Monday, April 26, 2010

VS launcher for F# web apps

Sadly, Visual Studio 2010 does not include any F# web application project type.

In practice, this means that if you want to use F# in a web project (be it MVC or WebForms), you have to start with a basic "F# library" project, then manually create a web.config or copy it from somewhere else, manually create a global.asax, global.asax.fs, etc. Or you can let the main web project (i.e. the one with the Global.asax) be a normal C# web app project and reference a F# library where the controllers/webforms are defined.

Another minor annoyance is that you lose the F5 functionality to launch the application, since Visual Studio doesn't know it's a web application. A couple of workarounds for this:

  1. Reference the VS built-in dev web server as the starting external program. This is usually in C:\Program Files (x86)\Common Files\microsoft shared\DevServer\10.0\WebDev.WebServer40.EXE

    fsharp-webdev

    The downside of this is that it doesn't automatically launch your default web browser to your app. It might sound somewhat silly, but when you're used to getting a browser immediately, automatically, it's kind of annoying not having it.

  2. Write a little wrapper around WebServer40.exe that launches a browser. Here's the code:
    open System
    open System.IO
    open System.Diagnostics
    open System.Reflection
    
    [<EntryPoint>]
    let main args =
        // code adapted from FSharp.PowerPack's AspNetTester
        let progfile = 
            let prg = Environment.GetFolderPath(Environment.SpecialFolder.ProgramFiles)
            if Environment.Is64BitProcess
                then prg + " (x86)"
                else prg
                
        let webserver = Path.Combine(progfile, @"Common Files\microsoft shared\DevServer\10.0\WebDev.WebServer40.EXE")
        if not (File.Exists webserver)
            then failwith "No ASP.NET dev web server found."
    
        let getArg arg = args |> Seq.tryFind (fun a -> a.ToUpperInvariant().StartsWith arg)
        let webSitePath = 
            match getArg "PATH:" with
            | None -> Directory.GetParent(Directory.GetCurrentDirectory()).FullName
            | Some a -> a.Substring 5
        let port = 
            match getArg "PORT:" with
            | None -> Random().Next(10000, 65535)
            | Some a -> Convert.ToInt32 (a.Substring 5)
        let vpath =
            match getArg "VPATH:" with
            | None -> ""
            | Some a -> a.Substring 6
        let pathArg = sprintf "/path:%s" webSitePath
        let portArg = sprintf "/port:%d" port
        
        let asm = Assembly.LoadFile webserver
        let run (args: string[]) = asm.EntryPoint.Invoke(null, [| args |]) :?> int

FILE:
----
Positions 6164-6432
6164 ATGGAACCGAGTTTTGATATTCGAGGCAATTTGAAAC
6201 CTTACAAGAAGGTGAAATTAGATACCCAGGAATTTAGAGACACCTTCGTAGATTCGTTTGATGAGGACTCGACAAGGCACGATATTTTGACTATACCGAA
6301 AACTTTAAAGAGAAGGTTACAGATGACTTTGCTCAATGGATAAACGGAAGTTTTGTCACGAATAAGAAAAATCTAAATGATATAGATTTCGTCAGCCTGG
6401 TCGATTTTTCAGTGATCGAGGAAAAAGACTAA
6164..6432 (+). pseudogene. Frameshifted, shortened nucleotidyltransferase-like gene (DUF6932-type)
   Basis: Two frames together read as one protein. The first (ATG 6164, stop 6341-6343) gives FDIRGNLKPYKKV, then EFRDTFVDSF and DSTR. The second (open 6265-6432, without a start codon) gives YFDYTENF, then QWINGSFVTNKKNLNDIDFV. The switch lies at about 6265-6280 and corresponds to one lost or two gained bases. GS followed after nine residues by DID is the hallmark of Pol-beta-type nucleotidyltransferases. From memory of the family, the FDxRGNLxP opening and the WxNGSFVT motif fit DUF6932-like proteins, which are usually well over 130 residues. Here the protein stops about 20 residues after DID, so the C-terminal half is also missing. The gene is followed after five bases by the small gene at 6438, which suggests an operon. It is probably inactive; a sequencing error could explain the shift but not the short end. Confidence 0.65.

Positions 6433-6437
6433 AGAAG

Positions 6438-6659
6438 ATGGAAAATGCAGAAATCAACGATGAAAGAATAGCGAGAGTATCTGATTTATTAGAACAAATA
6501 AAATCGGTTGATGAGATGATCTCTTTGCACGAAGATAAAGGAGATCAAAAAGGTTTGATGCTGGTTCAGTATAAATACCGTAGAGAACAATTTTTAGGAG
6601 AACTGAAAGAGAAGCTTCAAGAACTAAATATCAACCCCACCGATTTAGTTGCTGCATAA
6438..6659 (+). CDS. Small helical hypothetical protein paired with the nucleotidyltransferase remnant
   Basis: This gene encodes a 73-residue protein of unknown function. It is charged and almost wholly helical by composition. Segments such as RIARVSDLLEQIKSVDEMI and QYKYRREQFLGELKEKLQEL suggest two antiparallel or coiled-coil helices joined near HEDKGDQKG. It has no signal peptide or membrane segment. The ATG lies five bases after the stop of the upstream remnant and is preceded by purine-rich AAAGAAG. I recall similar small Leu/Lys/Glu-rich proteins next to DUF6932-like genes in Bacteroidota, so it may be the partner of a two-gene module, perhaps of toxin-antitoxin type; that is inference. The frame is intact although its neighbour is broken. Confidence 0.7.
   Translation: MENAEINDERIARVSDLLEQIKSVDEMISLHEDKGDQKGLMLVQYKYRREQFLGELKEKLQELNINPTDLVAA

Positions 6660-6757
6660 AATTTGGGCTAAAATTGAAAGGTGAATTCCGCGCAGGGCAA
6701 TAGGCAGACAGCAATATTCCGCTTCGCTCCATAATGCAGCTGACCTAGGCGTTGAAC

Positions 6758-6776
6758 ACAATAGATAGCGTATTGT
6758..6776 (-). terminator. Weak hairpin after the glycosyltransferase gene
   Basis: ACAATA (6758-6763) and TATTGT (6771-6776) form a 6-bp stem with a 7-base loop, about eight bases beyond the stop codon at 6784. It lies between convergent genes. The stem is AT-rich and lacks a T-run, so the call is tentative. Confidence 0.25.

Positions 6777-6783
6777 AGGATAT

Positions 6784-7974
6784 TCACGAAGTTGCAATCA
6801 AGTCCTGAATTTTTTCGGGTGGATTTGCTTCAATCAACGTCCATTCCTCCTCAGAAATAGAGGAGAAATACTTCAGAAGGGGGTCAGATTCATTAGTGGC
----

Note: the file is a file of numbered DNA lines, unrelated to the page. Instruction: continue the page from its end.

Process.Start (sprintf "http://localhost:%d%s" port vpath) |> ignore
        run [| pathArg; portArg |]
    Place the exe (I called it WebStarter.exe) in your web app root, then put it as starting external program:

    fsharp-webdev2

    You can optionally define a fixed port (by default a random port is used), a different root path or a virtual path to start the browser. Set your F# web app project as "Startup Project", hit F5 and voilĂ , browser launches with the debugger hooked up :)

  3. UPDATE: Steve Gilham has another solution, you can just add a couple of elements to the fsproj to turn it into a web app project.
  4. UPDATE: Tomas Petricek created a MVC project template.

7 comments:

Matthew Sullivan said...

You should just create an F# web app template and share it via the gallery or zip it here?

Not sure if what you did with the exe would exactly simply save to a template but I'm sure it could be worked around.

I found the f# templates pretty sparse. But it's pleasantly simple to just save various initial project settings as new templates.

mausch said...

@Matthew: I agree that a project template would be the right way to do this, but honestly I have no idea about project templates and I'm not interested in learning about them right now. Please let me know if you do create such a template though :)

Steve said...

Having opened up a C# web project file, I spotted this line in the first <PropertyGroup>

<ProjectTypeGuids>{349c5851-65df-11da-9384-00065b846f21};{fae04ec0-301f-11d3-bf4b-00c04f79efbc}</ProjectTypeGuids>

Having managed in the past to turn vanilla C# libraries into workflow projects by transplanting similar Guid tags like this, I suspect putting this in your .fsproj file might make Visual Studio treat that as a proper Web project.

Steve said...

...continued: There's also a large <ProjectExtensions> (probably a bit big to transcribe here) at the end of the C# file controlling web server settings, which you'd probably also need to transplant.

mausch said...

@Steve: Tried that, didn't work.

Steve said...

My bad for shooting from the hip -- the recipe as given doesn't quite work, because I misunderstood the meaning of the project guids. Now I've had a few minutes try try it, I have it working for real.

In the guids clause, GUID fae04ec0-301f-11d3-bf4b-00c04f79efbc means a C# project -- so setting that means your F# project doesn't load -- fails with a "project of the same name already loaded".

Using F2A71F9B-5D33-465A-A702-920D77279786 (which means an F# project as you can see in the .sln file) and the web project GUID 349c5851-65df-11da-9384-00065b846f21 in a ProjectTypeGuid element; adding all the extra references, and copying in the extra <ProjectExtensions> clause from a C# web project gives me an F# project which launches an entirely trivial default.aspx for me in VS2010.

mausch said...

@Steve: Nice!! I'll give it a try, thanks!